12. Litvan I, Grimes DA, Lang AE, et al. (1999) Clinical features differentiating patients with post-mortem confirmed progressive supranuclear palsy and corticobasal degeneration. J Neurol, 246(S2):1–5.
13. Bergeron C, Davis A, Lang AE. (1998) Corticobasal ganglionic degeneration and progressive supranuclear palsy presenting with cognitive decline. Brain Pathol, 8:355–365.
14. Baker M, Litvan I, Hoilden H, et al. (1999) Association of an extended haplotype in the tau gene with progressive supranuclear palsy. Hum Mol Genet, 8:711–715.
15. Litvan I, Agid Y, Calne D, et al. (1996) Clinical research criteria for the diagnosis of progressive supranuclear palsy (Steele-Richardson-Olszewski): report of the NINDS-SPSP international workshop. Neurol, 47:1–9.
16. Litvan I, Agid Y, Jankovic J, et al. (1996) Accuracy of clinical criteria for the diagnosis of progressive supranuclear palsy (Steele-Richardson-Olszewski syndrome). Neurol, 46:922–930.
17. Josephs KA, Dickson DW (2003) Diagnostic accuracy of progressive supranuclear palsy in the society for progressive supranuclear palsy brain bank. Mov Disord, 18:1018–1026.


Conflict Of Interest

The Journal requires that authors disclose any potential conflict of interest that they may have. This is clearly stated in the Journal’s published “Guidelines for Authors”. The Journal follows the Guidelines against Conflict of Interest published in the Uniform Requirements for Manuscripts Submitted to Biomedical Journals (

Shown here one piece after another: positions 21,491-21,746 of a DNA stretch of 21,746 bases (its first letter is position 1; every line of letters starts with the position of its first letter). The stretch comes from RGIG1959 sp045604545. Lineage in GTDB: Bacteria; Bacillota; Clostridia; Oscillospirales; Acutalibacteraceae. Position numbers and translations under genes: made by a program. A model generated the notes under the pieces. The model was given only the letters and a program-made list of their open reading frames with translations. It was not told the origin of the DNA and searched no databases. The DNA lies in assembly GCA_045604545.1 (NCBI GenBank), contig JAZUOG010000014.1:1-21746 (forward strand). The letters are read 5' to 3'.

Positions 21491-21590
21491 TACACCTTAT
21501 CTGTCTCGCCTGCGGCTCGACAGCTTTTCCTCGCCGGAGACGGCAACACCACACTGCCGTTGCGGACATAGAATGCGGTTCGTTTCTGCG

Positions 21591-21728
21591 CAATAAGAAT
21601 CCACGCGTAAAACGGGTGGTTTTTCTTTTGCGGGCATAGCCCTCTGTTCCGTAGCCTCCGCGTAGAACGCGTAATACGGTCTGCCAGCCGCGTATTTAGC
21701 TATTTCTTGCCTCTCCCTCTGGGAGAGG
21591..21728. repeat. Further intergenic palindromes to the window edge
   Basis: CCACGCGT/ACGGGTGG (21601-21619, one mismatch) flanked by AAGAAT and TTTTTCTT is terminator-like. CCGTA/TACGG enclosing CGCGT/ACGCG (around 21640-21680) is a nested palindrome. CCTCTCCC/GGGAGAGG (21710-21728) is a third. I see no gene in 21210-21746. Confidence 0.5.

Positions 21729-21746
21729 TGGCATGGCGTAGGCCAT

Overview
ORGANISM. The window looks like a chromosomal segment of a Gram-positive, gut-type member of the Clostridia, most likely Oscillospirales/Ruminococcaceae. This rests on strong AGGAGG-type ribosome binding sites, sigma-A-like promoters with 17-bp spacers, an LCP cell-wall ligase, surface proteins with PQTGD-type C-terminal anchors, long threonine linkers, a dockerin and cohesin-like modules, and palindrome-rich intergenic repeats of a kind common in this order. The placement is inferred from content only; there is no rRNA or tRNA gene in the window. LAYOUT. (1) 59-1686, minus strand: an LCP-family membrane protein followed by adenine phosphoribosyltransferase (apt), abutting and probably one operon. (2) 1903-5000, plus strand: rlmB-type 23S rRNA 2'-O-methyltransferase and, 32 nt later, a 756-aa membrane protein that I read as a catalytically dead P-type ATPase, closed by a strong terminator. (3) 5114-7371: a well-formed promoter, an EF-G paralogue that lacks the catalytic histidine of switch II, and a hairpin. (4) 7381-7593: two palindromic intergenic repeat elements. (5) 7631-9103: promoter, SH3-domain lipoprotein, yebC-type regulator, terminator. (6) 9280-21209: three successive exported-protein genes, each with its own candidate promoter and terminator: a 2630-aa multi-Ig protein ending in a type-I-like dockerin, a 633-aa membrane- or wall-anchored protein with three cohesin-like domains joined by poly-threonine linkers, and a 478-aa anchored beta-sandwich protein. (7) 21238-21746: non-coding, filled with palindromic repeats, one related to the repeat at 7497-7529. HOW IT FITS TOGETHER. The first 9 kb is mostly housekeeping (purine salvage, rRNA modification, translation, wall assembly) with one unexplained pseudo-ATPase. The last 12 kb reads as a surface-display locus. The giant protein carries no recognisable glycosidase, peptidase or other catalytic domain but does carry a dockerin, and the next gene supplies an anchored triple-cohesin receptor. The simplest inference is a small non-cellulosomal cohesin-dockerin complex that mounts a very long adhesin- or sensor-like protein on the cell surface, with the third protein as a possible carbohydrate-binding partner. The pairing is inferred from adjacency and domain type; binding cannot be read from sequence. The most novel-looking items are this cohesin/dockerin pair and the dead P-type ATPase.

Financial Statement

The authors of this article have not been paid. The Journal is financed by subscriptions and advertising. The Journal does not receive money from any other sources. The decision to accept or refuse this article for publication was free from financial considerations and was solely the responsibility of the Editorial Panel and Editor-in-Chief.

Patient Consent statement

All pictures and investigations shown in this article are shown with the patients’ consent. We require Authors to maintain patients’ anonymity and to obtain consent to report investigations and pictures involving human subjects when anonymity may be compromised. The Journal follows the Guidelines of the Uniform Requirements for Manuscripts ( The Journal requires in its Guidelines for Authors a statement from Authors that “the subject gave informed consent”.

Animal & Human Rights

When reporting experiments on human subjects, the Journal requires authors to indicate whether the procedures followed were in accordance with the ethical standards of the responsible committee on human experimentation (institutional and national) and with the HelsinkiDeclaration of 1975, as revised in 2008.

About the Clinical Cases Database

T​he Foundation Years Clinical Cases Database is​ a selection of 600 peer-reviewed clinical cases in the field of patient safety and clinical practice, specifically focused on the clinical information needs of junior doctors, based around the Foundation Year Curriculum programme (MMC). The cases have been chosen to align with the Foundation Year Curriculum.

The database is fully searchable, or can be browsed by medical specialty. Abstracts can be read free of charge, however a subscription is required in order to read the complete cases.